You wake up in the morning. Have your daily coffee or tea. Have breakfast. Rush through the newspapers, drop the kids to school and off to work.
We come back all tired from work or school, maybe have a conversation or two if the idiot box didn’t rule one out before we sleep to get some energy back to start the next day.
It is everyday routine. We follow this pattern endlessly only to be broken by the festivities and traditions that we have in the home. Mostly, we don’t have the time and energy to go all gung-ho about festivals and rituals.
The cynics can ask why certain days are marked to suddenly get up be joyous about.
Why is there one particular day to worship a particular God?
Why only a day to lit sparklers?
Why only one particular day to fly kites?
No one really told us that kites need only be flown during the Sankranthi month. They can be flown throughout the year. But we don’t. I think if there wasn’t a set time for it, we would have long stopped flying a kite at least at that particular time of the year, let alone all the time.
Traditions. They break routine. They break monotony. They bring families together to do something special.
I never got much into celebrating all the various festivals before my daughter was born. Mostly we would either sleep them off or just visit my parents. As she is growing up, I now understand the relevance. I see that if I don’t take special time and do the things that are meant to be done for each of the festivals, I am not really developing any family traditions for her to remember and cherish.
So from her 2nd birthday onwards, we consciously celebrate each festival and starting a new tradition. These simple little rituals teach so much more than I could ever teach the kid in normal day-to-day life.
Like for Diwali, we made Faral and made a Quilla (Fortress out of a cardboard paper). She got to learn about so many more foods and enjoyed some quality craft time with daddy. Now that quality time spent with daddy wouldn’t happen if the festival was treated as just another holiday to relax or nap around.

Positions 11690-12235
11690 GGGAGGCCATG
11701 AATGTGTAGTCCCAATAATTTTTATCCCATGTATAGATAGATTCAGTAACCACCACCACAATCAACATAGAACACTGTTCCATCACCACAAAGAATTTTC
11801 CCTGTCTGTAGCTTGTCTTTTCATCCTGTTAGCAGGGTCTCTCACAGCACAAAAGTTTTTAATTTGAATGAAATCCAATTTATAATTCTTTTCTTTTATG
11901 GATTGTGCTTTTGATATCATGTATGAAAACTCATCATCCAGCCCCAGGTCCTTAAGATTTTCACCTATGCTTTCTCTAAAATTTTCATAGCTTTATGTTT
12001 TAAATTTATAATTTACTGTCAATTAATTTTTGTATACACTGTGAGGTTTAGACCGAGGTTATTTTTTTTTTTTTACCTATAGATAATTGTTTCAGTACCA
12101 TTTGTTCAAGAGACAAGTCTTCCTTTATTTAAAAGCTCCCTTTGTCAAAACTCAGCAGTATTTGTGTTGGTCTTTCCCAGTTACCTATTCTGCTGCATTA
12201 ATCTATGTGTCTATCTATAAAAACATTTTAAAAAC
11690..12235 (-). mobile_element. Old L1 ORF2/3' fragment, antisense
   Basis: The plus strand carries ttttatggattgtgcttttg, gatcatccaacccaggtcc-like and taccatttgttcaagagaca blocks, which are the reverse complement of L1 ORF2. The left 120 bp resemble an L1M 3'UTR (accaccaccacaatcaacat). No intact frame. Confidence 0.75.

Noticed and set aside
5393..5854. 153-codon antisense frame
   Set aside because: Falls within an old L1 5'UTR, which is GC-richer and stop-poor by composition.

And for Christmas, we introduced her to the idea of Santa Claus, had the tree up from days and built her anticipation up for the D-day when Santa would deliver the gifts. She still talks about how she was a good girl and got many gifts from Santa.
For Sankranthi, we had this elaborate ‘bhogi-pallu’ for the child in which all elders shower berries, small sugarcane pieces and rice over the child’s head to ward off evil eyes. Now it sounds weird. But it’s a ritual I like to continue for the child because for this one day apart from her birthday, the child enjoys the attention of many people and meets many people.
Festivals apart, Traditions can also be really personal and unique to our family. Like Me and my husband have a little tradition of playing scrabble and we have kept scores in a notepad. The notepad now has scores from 5 years and that’s a memory I know we’ll cherish long time later. We cannot wait to play scrabble with our daughter and get her name in the notepad too 🙂 Even simplest of rituals like going out every Friday for dinner is a personal tradition that the family enjoys.
These traditions build a sense of security and belonging as the child grows up. Apart from huge loads of fun pictures, the child will also have truckloads of stories to tell to his/her grandchildren 🙂
As the child performs the same activities every passing year with the parents, he/she learns to gel with the parents as a cohesive unit. And that leads to great foundation for a long and healthy relationship.
So what are unique little rituals that you have developed as traditions for your children?
If you can’t answer it immediately, go on. Create a new ritual right now. You and your children would love reaping the benefits out of the unique tradition that’s just for your little family.
An erstwhile Quality Analyst, Sirisha Achanta, is now a full-time mommy to an adorable 2-year-old girl and a part-time writer. 🙂 She loves to dance, dream and read a lot!